While working on loading the recent release of the American Community Survey (ACS), 5 -year estimates, 2014-2018, in Data Planet, we landed on a great tool and want to share it with you! The US Census Bureau made available a Statistical Testing Tool in 2018 to help users easily test the statistical significance of ACS estimates.
A bit of background on the ACS – the survey collects data from the 50 states, Washington, DC, and Puerto Rico. It is a continuous survey, in which each month a sample of housing unit addresses receives a questionnaire, with approximately 3.5 million addresses surveyed each year. Results are pooled to produce estimates for geographic areas in the US and Puerto Rico, ranging from neighborhoods to congressional districts to the entire nation. The statistics reported represent the characteristics of the population for the entire period vs a specific year within that period.
It is important to understand that ACS results are estimates – meaning they are based on a sample of the full population vs an actual count of population. Because of this, there is some uncertainty associated with the accuracy of the estimates and the Census Bureau publishes a margin of error (MOE) that provides a measure of the variation between the estimate and the actual value for the whole population had the entire population been surveyed.
The uncertainty of the estimates makes it critical that a data user consider, when comparing estimates, whether the difference between two (or more) values is statistically significant, ie, is the difference larger or smaller than would be expected by chance? The cool new(ish) tool from the Census makes it super simple for users to conduct a z-test of the statistical significance of ACS estimates.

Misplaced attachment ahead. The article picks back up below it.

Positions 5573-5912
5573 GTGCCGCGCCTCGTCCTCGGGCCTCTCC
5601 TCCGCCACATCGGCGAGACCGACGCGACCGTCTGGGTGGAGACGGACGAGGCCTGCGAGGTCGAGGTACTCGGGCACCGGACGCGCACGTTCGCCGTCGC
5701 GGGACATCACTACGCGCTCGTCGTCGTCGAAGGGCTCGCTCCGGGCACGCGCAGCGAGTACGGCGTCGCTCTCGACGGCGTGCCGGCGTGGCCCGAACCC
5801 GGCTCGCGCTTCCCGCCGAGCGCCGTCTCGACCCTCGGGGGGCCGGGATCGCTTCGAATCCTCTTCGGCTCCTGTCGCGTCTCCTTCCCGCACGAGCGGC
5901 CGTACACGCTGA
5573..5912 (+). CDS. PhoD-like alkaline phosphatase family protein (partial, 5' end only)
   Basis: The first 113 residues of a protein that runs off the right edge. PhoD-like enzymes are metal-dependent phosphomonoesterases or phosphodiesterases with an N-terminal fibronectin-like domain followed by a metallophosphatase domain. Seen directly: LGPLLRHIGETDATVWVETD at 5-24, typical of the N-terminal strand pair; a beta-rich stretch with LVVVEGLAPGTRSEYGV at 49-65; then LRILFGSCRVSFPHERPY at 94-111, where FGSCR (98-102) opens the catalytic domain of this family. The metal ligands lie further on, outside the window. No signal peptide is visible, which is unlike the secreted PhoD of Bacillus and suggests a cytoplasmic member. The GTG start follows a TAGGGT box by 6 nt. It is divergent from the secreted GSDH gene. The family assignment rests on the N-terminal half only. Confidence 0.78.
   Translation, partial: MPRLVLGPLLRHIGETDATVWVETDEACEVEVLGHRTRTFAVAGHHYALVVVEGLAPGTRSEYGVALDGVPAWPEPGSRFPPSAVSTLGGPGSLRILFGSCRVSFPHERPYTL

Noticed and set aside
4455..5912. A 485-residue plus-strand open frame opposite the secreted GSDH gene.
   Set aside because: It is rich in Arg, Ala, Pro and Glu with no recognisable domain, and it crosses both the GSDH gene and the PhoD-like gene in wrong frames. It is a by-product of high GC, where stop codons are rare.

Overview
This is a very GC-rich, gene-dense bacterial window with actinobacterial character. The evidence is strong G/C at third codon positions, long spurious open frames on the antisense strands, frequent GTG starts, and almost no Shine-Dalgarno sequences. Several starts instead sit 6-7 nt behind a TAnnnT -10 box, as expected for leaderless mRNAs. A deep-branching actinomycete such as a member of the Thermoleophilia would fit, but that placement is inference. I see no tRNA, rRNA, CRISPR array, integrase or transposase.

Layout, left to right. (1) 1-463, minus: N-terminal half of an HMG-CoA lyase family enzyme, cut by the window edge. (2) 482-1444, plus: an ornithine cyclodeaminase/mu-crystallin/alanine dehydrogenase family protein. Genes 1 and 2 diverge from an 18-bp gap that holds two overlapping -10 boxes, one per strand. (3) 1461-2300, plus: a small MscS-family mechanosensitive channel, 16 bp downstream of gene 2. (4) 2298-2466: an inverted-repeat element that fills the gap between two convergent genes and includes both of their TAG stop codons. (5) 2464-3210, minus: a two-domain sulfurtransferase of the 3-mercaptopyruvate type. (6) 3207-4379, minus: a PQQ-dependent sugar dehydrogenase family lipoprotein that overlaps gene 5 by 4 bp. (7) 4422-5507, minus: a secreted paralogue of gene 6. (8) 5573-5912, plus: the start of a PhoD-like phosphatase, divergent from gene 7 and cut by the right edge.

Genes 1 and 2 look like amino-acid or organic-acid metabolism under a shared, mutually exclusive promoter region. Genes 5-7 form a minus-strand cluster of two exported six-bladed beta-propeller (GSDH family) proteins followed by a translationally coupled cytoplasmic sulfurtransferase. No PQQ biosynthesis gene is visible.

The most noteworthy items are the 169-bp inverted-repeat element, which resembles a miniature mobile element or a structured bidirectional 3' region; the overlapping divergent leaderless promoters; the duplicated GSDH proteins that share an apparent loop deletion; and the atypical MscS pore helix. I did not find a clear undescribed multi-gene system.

For example, you might want to compare states by counts of households that have a desktop or laptop computer. Download the tool at the link above and then download a spreadsheet of ACS values and MOEs from the ACS 2013-2017 from Data Planet by clicking on the Export option and selecting Excel.
Import the data values and geographies directly into the Census tool and it will quickly help you determine whether estimates are higher, lower, or not statistically different from one another. Download the tool at the link above and then download a spreadsheet of ACS values and MOEs from the ACS 2013-2017 from Data Planet by clicking on Export option above the chart below and selecting “Excel”! You’ll find an overview and instructions in the tool itself and you can also learn more about it on the Census Bureau website.
Watch this space for the release of the ACS, 2014-2018, results in Data Planet. Coming soon!!